The United States Supreme Court recently ruled, in a unanimous decision, that a successful plaintiff in a patent lawsuit is not necessarily entitled to a permanent injunction.  Instead, the District Court must analyze the propriety of a permanent injunction under the standard four-factor injunction test comprising the following factors:

1. The existence of an irreparable injury;

2. Whether remedies available at law, such as monetary damages, are inadequate to compensate for that injury;

3. Whether the balance of hardships favors injunctive relief; and

4. Whether an injunction would serve the public interest.

In reaching this decision, the Court rejected precedent holding that the grant of an injunction is nearly automatic in cases where patent infringement is found.  See e.g. Richardson v. Suzuki Motor Co., 868 F.2d 1226, 1246-47 (Fed. Cir. 1989)("It is the general rule that an injunction will issue when infringement has been adjudged, absent a sound reason for denying it.").  However, the practical effect of the Court’s ruling is hotly debated by practitioners.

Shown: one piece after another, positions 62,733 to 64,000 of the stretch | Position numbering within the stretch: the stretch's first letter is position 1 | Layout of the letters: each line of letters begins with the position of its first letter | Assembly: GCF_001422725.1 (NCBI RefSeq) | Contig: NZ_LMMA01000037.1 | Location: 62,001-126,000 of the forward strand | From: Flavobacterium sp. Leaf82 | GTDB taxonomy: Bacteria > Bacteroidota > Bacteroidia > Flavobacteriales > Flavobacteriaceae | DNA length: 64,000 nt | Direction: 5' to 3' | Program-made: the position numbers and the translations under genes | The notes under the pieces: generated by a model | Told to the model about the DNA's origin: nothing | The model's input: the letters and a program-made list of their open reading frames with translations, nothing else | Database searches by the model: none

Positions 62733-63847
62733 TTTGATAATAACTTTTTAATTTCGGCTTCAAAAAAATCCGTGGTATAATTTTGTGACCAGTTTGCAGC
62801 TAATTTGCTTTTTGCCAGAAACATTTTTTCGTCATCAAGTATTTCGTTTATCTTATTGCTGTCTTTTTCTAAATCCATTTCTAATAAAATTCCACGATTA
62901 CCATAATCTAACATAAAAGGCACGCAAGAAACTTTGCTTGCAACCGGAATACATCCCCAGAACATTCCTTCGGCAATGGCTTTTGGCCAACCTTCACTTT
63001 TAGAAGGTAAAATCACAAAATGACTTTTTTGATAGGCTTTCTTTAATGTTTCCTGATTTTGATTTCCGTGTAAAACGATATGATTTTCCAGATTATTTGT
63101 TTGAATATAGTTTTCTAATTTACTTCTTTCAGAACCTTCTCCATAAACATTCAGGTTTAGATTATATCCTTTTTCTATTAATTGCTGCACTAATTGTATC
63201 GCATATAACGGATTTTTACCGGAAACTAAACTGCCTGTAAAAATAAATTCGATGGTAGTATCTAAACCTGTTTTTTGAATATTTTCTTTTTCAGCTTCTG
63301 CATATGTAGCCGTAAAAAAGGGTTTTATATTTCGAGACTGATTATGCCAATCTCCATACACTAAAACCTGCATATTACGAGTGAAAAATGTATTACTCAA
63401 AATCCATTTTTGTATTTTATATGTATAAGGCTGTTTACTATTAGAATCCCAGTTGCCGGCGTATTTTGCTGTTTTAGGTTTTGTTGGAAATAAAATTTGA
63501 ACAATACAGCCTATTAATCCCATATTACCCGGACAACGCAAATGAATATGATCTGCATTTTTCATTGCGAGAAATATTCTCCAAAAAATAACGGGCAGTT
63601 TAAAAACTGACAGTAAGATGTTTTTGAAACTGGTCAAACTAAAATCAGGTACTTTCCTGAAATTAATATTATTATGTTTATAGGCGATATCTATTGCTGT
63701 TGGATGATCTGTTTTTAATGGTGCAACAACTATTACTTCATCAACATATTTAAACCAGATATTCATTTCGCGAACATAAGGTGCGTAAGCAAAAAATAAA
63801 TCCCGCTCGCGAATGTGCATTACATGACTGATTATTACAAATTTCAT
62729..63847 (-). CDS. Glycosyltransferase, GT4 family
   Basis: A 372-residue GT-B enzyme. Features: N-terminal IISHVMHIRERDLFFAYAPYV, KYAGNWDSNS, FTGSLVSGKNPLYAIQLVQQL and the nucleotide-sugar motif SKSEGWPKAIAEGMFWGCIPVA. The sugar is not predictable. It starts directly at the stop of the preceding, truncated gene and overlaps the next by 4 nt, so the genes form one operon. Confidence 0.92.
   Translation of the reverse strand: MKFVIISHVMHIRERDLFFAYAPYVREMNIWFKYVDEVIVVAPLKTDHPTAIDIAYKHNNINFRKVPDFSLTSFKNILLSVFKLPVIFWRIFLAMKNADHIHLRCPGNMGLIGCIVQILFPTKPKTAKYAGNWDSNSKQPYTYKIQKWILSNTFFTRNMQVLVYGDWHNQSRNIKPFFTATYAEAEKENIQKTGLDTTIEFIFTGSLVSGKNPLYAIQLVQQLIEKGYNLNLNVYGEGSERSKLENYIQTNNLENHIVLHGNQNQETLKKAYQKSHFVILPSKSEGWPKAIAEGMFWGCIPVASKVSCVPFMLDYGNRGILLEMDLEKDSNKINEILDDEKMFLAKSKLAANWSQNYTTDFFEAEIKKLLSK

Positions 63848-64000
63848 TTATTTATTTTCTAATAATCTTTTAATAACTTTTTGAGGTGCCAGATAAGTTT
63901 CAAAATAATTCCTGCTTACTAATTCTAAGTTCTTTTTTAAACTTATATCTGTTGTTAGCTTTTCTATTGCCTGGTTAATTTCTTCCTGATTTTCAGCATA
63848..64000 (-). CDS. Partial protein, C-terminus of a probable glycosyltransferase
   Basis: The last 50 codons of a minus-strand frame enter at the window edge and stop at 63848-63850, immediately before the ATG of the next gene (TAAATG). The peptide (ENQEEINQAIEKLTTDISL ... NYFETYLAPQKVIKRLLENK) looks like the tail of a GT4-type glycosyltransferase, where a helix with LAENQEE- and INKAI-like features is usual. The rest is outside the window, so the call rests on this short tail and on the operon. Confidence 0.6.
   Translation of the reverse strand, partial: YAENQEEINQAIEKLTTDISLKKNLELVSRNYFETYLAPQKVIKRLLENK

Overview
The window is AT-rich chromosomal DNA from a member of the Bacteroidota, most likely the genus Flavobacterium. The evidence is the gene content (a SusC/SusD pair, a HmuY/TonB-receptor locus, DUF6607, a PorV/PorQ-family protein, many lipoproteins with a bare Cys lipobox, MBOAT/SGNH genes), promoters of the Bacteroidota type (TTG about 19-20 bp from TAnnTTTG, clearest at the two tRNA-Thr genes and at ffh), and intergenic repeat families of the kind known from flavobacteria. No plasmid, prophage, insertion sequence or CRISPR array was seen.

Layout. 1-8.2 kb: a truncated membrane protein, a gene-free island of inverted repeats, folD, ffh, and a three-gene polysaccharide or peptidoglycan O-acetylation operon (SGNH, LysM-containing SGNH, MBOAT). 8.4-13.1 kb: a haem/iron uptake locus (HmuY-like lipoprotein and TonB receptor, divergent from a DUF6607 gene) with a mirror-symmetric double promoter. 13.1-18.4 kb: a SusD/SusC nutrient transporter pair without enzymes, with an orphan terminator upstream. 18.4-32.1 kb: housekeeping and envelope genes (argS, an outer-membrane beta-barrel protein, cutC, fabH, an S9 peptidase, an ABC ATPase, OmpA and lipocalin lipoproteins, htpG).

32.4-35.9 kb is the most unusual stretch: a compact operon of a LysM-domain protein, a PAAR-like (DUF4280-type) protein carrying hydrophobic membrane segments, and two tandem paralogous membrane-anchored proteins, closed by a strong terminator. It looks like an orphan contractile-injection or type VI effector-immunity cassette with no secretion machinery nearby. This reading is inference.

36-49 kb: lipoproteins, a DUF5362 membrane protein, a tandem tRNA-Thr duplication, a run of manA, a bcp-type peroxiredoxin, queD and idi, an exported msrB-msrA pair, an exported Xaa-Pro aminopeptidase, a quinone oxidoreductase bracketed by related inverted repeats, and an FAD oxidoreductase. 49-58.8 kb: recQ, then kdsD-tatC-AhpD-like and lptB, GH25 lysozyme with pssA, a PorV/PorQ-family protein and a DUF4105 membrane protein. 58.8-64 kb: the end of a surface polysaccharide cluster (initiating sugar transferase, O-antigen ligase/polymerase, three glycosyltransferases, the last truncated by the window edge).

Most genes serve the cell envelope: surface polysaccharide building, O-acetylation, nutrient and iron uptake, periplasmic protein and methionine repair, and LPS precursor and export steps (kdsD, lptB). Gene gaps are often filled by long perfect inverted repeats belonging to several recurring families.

Chief Justice Roberts’ concurring opinion states that in exercising their equitable discretion under the eBay test, courts should be mindful that historically, injunctions have usually been granted where patent infringement is found.  Many commentators cite this concurrence in support of their belief that courts will still grant injunctions in most cases.

Others contend that injunctions will rarely be granted, particularly in cases of so called "patent trolls"—those who own patents and license them, but don’t produce or sell any goods themselves.  They argue that in such cases, monetary recovery will often be adequate to compensate the patent holder and thus under the Supreme Court’s test, an injunction would properly be denied.